Launching an ICO is quite easy, and to an extent, many tech companies are now catching onto it.
An ICO is the cryptocurrency space’s rough equivalent to an IPO in the investment world. ICOs act as fundraisers of sorts; a company looking to create a new coin, app, or service launches an ICO — Investopedia.
The alarming spurt rate of ICOs often brings with it a scourge of potential scammers. The SEC and other institutions have to step in to monitor and regulate them.
Social media Platforms like Facebook and Google – which house a bounty of users (potential investors) have banned ICOs ads due to possible prey on unsuspecting investors; exposing them to con artists.
Basically, the scammers use fancy websites, laden with impressive figures and terminology to con users into buying into their coins or tokens.
Though the tokens barely even cost a cent, it adds up if they have millions of people buying in. Once they have reached a certain amount in funding – they close shop and disappear!
Hypothetically speaking if one wanted to create a new coin called ‘DebunqedCoin’, these are the steps:
Create a product concept or Business Plan for the coin or what is called a Whitepaper. This describes in great detail what the coin or token aims to do; the core technologies behind it; the team and their qualifications; the product’s lifecycle/growth path etc.
Once completed and water-tight, the whitepaper would be submitted along with an application to one of the best Cryptocurrency Exchanges for review.
Naturally, the business would need some initial working capital for liquidity. Some of this is raised by the owners and other institutions (through loans) etc. These will serve as collateral/insurance that there is indeed genuineness in the venture for all stakeholders.
You must then assure your investors of a solid return on investment (ROI) and deliver – which goes back to sales and growth. Unless your offering is a scam you actually need to do some work! This comes with regular updates (marketing campaigns can have a tremendous or adverse impact on the uptake and price) on milestones reached.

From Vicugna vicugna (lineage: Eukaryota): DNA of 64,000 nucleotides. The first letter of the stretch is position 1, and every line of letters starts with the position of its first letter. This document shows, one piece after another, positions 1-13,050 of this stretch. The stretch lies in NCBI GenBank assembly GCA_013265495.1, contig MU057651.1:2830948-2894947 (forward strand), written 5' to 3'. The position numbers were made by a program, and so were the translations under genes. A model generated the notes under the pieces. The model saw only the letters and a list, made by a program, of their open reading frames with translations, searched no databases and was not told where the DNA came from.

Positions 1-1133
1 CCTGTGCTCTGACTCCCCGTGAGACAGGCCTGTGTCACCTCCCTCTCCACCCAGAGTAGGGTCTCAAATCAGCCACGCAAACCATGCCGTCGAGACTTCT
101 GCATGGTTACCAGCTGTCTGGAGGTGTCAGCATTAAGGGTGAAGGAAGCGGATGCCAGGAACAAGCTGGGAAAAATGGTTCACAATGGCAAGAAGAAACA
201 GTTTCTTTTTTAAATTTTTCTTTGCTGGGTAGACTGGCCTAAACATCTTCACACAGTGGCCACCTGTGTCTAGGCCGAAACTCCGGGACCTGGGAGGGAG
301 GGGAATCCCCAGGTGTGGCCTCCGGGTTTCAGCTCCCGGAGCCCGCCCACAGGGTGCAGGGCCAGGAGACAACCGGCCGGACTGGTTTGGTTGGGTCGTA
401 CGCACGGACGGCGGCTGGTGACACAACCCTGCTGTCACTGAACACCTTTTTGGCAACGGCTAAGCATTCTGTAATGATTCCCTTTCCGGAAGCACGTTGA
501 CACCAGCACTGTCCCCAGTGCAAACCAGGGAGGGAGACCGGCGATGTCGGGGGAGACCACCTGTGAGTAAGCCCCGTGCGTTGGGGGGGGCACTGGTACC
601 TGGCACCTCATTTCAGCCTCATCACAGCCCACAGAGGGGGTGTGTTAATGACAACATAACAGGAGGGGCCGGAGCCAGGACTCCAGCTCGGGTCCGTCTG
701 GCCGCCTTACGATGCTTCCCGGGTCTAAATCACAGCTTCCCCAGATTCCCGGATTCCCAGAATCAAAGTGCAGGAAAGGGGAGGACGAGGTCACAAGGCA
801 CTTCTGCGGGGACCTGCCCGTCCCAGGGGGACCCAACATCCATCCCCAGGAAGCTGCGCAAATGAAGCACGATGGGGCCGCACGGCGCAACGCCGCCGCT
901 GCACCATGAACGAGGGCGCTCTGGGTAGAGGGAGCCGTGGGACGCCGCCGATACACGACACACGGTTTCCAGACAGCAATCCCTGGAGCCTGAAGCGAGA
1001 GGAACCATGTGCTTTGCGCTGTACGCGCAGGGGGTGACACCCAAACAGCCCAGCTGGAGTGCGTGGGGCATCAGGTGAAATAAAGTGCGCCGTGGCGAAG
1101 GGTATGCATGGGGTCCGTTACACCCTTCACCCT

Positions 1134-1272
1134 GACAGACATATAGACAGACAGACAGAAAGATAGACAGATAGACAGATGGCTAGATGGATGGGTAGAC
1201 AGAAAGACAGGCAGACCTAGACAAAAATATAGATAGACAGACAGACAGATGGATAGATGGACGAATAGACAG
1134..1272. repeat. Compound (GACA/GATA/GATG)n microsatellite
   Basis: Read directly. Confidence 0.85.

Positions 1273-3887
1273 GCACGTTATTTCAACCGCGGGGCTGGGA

The above is necessary to keep the investors abreast with progress and in the process, getting them to possibly increase funding. Growing interest and addition of more funds creates demand for the coin/ token which, in turn, drives up the price and market capitalization.
Voila! you would then be in business!
Here are some of the most successful ICOs of all time
Known as “China’s Ethereum”, and backed by Microsoft, Alibaba and the Chinese government, NEO uses smart contract applications. It does so, however, with the addition of decentralized commerce, digitized assets and identification.
It enjoyed a considerable hike in token value from $0.03 to $88.20, NEO has big things coming with a 294,000% ROI.
Unlike Bitcoin, the second-most valuable cryptocurrency in the world has more functionality than just being a coin. Its ledger technology is used to build and deploy decentralized applications a.k.a. “smart contract” technology.
Ethereum’s ROI has been nothing short of jaw-dropping at 230,000%. Having sold its tokens at $0.31, an Ether token now sits at a whopping $713, second in value only to Bitcoin.
The “premier privacy-focused cryptocurrency” enables users to send and receive currency worldwide with total anonymity. It is currencies like SpectreCoin that have most government tax offices quaking in their boots.
If you had repurchased a token in November 2016, that puny $0.001 would be worth $0.64 today, or an ROI of 64,000%.
The prospect can be daunting for a cryptocurrency investor looking to make money off new investment opportunities, while remaining cushioned from fraudulent ICOs and dodgy coins and tokens.
As there is no guarantee that any cryptocurrency or blockchain-related start-up will be genuine or successful. One simply needs to be vigilant and take steps such as getting to know the core team, poring over the whitepaper with a big magnifying glass. Naturally you should be monitoring progress of the token sales.
Most importantly, one must just using common sense to gauge just how feasible the project is to ensure that you’re not falling for a scam.
Remember, if it’s too good to be true, then it isn’t true!
Bitcoin (Crypto in general) is here to stay and every day, financial institutions, celebrities, and artists are endorsing it. It also has intrinsic value otherwise companies (incl. Microsoft) accepting it as payment for goods and services are either ballsy or just plain stupid!